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Spreadbetting vs CFDs

The financial markets offer multiple instruments for investors to choose from, including leverage-based derivative products that offer significant market exposure with low initial investments. Spread betting and Contracts for Difference (CFDs) are leveraged products, the value of which is derived from an underlying asset. They are mostly used to make short-term trades, based on predictions regarding the direction of price movement of the underlying asset. Both have almost the same function, with just a few key differences. Here’s a look at both instruments.

Spread Betting

Technically, spread betting is similar to gambling. It is a kind of derivative product, in which participants don’t need to own the underlying asset to trade it. The investment is done based on speculations regarding whether the price of the underlying asset will rise or fall, using the prices offered to them by the intermediary.

There are 2 prices that traders to watch for in spread betting:

  1. Bid price or the price at which you can buy the asset
  2. Ask price or the price at which you can sell it.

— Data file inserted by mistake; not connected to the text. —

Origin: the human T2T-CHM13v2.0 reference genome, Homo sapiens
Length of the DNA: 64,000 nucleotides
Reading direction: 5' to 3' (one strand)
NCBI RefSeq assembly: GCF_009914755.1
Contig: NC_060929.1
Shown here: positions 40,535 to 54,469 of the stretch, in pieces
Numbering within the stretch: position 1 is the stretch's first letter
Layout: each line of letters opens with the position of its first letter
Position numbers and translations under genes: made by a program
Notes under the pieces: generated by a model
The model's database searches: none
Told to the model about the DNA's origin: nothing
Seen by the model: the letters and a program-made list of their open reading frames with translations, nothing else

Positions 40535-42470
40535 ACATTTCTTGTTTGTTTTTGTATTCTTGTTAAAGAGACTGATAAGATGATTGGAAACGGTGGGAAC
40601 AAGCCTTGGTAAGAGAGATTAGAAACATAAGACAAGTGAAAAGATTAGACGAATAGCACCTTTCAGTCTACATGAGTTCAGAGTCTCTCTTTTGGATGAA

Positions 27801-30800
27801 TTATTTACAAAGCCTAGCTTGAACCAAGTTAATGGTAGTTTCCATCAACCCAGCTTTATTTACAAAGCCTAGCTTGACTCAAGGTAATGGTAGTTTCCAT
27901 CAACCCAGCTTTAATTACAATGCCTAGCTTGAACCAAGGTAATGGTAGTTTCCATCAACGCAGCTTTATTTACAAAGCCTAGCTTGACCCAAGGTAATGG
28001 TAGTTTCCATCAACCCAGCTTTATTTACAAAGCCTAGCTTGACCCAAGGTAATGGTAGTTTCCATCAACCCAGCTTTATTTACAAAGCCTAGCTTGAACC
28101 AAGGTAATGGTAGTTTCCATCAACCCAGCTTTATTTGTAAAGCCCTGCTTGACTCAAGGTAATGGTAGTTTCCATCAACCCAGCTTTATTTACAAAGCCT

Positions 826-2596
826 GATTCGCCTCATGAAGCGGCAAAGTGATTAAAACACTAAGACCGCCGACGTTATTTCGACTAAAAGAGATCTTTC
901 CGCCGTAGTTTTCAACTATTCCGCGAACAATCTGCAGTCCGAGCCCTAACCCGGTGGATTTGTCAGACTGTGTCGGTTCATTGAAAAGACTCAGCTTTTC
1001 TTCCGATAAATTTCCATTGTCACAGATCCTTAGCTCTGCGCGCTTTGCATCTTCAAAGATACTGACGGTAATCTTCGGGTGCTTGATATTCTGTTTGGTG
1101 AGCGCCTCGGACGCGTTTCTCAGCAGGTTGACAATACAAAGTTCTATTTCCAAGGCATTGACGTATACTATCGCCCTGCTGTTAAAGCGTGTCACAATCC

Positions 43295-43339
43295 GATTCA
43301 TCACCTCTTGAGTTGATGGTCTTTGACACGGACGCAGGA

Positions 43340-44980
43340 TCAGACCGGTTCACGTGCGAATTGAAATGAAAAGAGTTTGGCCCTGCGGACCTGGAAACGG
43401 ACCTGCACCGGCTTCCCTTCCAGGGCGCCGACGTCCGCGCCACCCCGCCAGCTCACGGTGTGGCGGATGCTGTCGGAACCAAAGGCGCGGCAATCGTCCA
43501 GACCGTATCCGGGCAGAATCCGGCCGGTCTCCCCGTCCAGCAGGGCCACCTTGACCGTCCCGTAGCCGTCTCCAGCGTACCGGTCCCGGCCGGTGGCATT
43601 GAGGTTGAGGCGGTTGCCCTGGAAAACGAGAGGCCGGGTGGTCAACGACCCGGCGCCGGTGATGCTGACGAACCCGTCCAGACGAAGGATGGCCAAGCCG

The ask price can be lower or higher than the bid price. The difference between the bid and ask prices is called the spread.

Speculation on a variety of financial instruments, including forex, commodities, stocks and fixed income securities can be done by investors in spread betting, which offers a range of diversification. It is a leveraged product, which means that only a portion of the actual value of the underlying asset needs to be paid by the investor. While doing so increases the chances of higher gains, it also multiplies the potential loss, since investors can lose more than their initial investment.

Benefits of Spread Betting

  • Investors can speculate on both rising and falling prices. Short selling becomes easy with spread betting, since you don’t have to own the asset, thus saving time and money.
  • The earnings are exempt from capital gains tax.
  • There is no separate commission charged. Spread betting companies earn from the spreads they offer.
  • There is no stamp duty to be paid.
  • Access to the market 24×7.


Contracts for Difference (CFDs) are another form of derivatives trading. A CFD is a contract between a buyer and a seller for a particular asset, where one party agrees to pay the other the price difference between the opening and the closing price of the contract. The value of a CFD is based on the underlying asset.

Generally, you need to only pay the margin value, which is usually 5% to 10% of the actual price of underlying asset. This increases the amount of profit or loss that you can incur. CFDs are available with both instant and market execution. Your orders are executed without any delay, leading to fast and efficient trading.